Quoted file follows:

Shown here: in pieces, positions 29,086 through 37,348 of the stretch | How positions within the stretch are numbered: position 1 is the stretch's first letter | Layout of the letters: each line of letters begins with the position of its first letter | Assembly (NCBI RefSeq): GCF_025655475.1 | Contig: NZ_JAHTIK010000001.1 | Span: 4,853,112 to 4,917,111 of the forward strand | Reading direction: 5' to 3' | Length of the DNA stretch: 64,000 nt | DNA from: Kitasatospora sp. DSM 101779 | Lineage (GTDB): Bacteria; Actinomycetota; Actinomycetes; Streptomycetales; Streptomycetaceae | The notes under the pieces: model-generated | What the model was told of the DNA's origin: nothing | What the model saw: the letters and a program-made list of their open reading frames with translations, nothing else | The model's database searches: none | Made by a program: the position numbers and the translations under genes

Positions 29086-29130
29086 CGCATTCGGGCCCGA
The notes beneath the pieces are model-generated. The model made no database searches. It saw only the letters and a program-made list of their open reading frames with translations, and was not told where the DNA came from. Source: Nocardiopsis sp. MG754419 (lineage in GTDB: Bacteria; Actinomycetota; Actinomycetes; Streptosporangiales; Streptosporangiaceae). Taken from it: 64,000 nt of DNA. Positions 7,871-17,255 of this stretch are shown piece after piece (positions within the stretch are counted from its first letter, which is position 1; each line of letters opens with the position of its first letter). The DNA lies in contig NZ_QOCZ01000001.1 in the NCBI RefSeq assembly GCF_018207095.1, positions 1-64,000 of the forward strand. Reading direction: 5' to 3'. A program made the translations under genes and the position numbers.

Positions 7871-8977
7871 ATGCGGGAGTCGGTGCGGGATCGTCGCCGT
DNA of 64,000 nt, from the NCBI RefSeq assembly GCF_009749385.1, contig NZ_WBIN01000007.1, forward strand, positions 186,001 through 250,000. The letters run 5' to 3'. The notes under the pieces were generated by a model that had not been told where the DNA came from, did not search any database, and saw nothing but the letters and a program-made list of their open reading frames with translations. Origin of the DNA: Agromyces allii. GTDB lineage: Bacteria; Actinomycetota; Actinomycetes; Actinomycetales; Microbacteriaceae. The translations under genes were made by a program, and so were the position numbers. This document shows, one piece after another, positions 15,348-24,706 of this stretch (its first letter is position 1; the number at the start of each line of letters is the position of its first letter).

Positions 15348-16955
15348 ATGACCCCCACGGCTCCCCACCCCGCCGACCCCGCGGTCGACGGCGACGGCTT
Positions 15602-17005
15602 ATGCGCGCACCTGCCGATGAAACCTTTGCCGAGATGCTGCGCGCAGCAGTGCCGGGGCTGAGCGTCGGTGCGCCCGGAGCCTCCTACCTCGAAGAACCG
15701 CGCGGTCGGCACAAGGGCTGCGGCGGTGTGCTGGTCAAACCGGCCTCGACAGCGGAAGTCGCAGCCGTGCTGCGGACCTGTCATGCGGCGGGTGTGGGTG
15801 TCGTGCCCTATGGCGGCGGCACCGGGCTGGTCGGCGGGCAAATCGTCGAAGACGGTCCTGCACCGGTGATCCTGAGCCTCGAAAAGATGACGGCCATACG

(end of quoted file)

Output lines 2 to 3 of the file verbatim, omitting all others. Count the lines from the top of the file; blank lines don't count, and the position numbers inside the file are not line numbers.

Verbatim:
Positions 29086-29130
29086 CGCATTCGGGCCCGA